Tips for road tripping with dogs, from people who live in a van year-round
Memorial Day weekend is just around the corner and when you go on a road trip you don’t have to leave Fido behind.
It may seem like an extra challenge to have a dog with you in the car, but according to Will and Kristin Watson, it’s all worth it.
The Watsons have been traveling in a refurbished bus with their 3-year-old daughter Roam and their 10-year-old pit bull Rush since April 2019.
“I wouldn’t want to do this without Rush,” Kristin told Fox News Digital. “I know some people don’t bring their dogs because they don’t think their dog can handle it, but I’d say just try it and see before you just don’t give your dog the chance.”
“Most dogs just want to be with their owners in any way they can, so they adapt,” Kristin added. “And they’re just the best companions on this kind of journey.”
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When the family got on the bus three years ago, Kristin said Rush needed some time to adjust to the lifestyle change, though he was a little anxious at first.
“I think he transitioned really well,” said Kristin. “One thing he did a lot in the beginning is … while we were driving he would run to the front of the bus and then run to the back and then run forward and back.”
Will explained, “He had a hard time protecting us when we’re on the road.”
Now the Watsons Rush give some CBD for dogs before they hit the road.
“That really, really helped calm him down and be able to relax while we’re driving,” Kristin said. “It’s also great for his hips as he’s getting older. So jumping on and off the bus, he can do that so much better since we started giving him that.”
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While the Watsons don’t stop Rush on the bus, he does have two places where he spends most of his time.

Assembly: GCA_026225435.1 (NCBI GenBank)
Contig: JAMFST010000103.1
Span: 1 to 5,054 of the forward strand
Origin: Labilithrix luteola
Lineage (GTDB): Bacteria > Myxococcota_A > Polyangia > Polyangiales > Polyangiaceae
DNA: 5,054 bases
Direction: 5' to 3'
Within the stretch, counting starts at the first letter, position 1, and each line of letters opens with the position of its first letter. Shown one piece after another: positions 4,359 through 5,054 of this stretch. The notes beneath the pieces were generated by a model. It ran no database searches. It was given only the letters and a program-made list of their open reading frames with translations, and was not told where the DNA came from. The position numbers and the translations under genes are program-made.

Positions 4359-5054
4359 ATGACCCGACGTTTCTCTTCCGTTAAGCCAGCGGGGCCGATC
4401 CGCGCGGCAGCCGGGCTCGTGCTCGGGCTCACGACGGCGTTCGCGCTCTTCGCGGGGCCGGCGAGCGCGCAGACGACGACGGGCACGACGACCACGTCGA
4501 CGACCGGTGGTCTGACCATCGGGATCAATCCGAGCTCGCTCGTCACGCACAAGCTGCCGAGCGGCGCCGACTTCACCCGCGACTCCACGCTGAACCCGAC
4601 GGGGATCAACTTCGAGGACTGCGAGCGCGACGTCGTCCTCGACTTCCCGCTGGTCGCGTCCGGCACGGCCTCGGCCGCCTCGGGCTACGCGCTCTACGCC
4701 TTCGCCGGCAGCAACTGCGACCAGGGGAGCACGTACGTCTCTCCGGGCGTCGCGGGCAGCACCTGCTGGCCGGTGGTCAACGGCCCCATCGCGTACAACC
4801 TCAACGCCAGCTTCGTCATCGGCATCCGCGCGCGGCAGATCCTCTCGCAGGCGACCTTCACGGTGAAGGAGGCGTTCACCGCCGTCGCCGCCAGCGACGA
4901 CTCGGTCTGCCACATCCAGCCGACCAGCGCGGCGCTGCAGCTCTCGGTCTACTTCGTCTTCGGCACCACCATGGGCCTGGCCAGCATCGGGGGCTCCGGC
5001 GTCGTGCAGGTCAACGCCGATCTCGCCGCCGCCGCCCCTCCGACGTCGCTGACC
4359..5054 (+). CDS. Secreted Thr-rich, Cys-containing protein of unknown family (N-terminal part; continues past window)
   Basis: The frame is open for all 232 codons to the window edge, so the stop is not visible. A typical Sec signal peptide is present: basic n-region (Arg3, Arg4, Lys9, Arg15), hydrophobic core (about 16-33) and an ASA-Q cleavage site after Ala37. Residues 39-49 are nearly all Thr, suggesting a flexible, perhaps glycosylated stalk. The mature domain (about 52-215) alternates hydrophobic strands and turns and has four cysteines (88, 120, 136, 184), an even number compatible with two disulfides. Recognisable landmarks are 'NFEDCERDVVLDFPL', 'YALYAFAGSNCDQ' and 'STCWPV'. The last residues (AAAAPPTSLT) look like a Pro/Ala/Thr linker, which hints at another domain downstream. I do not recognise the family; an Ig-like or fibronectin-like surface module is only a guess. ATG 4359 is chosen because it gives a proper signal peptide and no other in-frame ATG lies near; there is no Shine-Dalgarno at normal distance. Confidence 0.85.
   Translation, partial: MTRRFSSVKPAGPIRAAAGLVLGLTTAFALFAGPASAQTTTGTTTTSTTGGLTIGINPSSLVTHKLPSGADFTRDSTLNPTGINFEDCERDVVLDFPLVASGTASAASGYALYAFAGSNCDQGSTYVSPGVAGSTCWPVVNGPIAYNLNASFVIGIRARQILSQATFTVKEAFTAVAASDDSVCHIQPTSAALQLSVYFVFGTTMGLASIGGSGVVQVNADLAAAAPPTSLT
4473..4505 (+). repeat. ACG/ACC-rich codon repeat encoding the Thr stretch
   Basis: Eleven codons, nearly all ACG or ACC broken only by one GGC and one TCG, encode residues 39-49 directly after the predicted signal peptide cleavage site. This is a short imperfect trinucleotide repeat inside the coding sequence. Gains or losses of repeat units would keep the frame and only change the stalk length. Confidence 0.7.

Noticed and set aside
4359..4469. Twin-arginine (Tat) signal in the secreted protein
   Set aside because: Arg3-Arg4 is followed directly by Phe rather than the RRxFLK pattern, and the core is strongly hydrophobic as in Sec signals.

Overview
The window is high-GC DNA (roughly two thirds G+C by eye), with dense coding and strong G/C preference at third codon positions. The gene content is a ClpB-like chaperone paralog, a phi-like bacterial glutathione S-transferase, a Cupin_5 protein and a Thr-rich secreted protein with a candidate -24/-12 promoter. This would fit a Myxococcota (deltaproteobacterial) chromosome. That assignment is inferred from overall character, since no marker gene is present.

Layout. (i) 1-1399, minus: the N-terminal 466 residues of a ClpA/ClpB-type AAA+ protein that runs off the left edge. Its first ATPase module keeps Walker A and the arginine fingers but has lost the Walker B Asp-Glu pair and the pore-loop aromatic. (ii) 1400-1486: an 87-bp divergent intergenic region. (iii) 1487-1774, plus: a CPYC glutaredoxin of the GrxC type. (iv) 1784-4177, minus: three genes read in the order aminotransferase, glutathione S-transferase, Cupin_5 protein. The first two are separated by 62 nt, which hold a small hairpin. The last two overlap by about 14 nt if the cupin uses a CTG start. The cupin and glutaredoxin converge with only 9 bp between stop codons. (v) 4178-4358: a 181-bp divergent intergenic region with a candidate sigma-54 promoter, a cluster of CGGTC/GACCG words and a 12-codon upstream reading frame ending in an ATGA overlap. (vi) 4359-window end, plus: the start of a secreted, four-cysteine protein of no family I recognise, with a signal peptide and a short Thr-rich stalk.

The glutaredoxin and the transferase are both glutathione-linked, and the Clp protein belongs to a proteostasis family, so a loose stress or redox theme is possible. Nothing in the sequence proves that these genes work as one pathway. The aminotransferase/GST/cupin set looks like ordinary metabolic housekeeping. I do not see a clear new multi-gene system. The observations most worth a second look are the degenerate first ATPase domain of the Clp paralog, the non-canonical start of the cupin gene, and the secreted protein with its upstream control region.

Giving your dog a seat in the car — or bus — will make your pet feel calmer and at home on the road, according to Outside magazine.
On the Watsons’ bus, Rush spends his time in the front with Will as he drives, or in the back on the bed.
“He loves just sticking his head out the back window and just taking in the new smells,” Will said.
The Watsons also leave all the supplies for Rush so he can access them while they are on the road.
“He forages and stuff, so he has food and water available and his toys available whenever he wants,” Kristin said.
The Watsons also make sure to Rush every time they stop – which they do every few hours to stretch their legs and take a bathroom break.
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Two of the greatest benefits of Rush with the Watsons on the road are safety and companionship.
“If Will has to leave me and Roam to go on a business trip, I feel super safe because I have my dog,” said Kristin. “He’s one of those dogs that will only bark if someone sniffs the bus or something. So he’s an alarm system.”
“He’s very friendly, but he sounds like he’s going to bite your head off if you come around the bus,” Kristin added.
Plus, Rush likes to go on an adventure.
“He loves that we go to different places all the time because he can smell new smells and pee on different things,” Will said.
“If we want to go out and just walk a trail or go do something, then of course Rush always comes and he just loves it,” he added.
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One of the biggest challenges of having Rush for family outings is that some areas aren’t pet-friendly, Kristin said.
“When you go to national parks, most trails in national parks are not dog-friendly,” Kristin explains. “So you really have to consider the weather because if you leave your dog or any other animal in the summer, you have to do things very early in the morning or in the evening when it’s cooler.”
The Watsons have a pet monitor, which measures the temperature and humidity in their bus and sends alerts to their phones in case their A/C shuts off.
They also have a security system for the bus so they can watch and talk to Rush while they are gone.
An added challenge for the Watsons is that Rush is a pit bull, so he’s not allowed on some of the campgrounds.
“They unfortunately consider him an aggressive breed,” Will said.
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The Watsons said they lean on a website called BringFido, which helps them find dog-friendly restaurants, activities and accommodations while they travel.
Kristin added that public lands are also some of the best places to take your dog.
“These are the places with the fewest rules,” she said. “You’ll find beautiful big open spaces there for your dog to run around and stuff. So we always try to find public land spaces.”
Despite the few challenges, the Watsons do not regret taking Rush on the journey.
“Bring the dog,” Kristin said. “Never leave the dog.”
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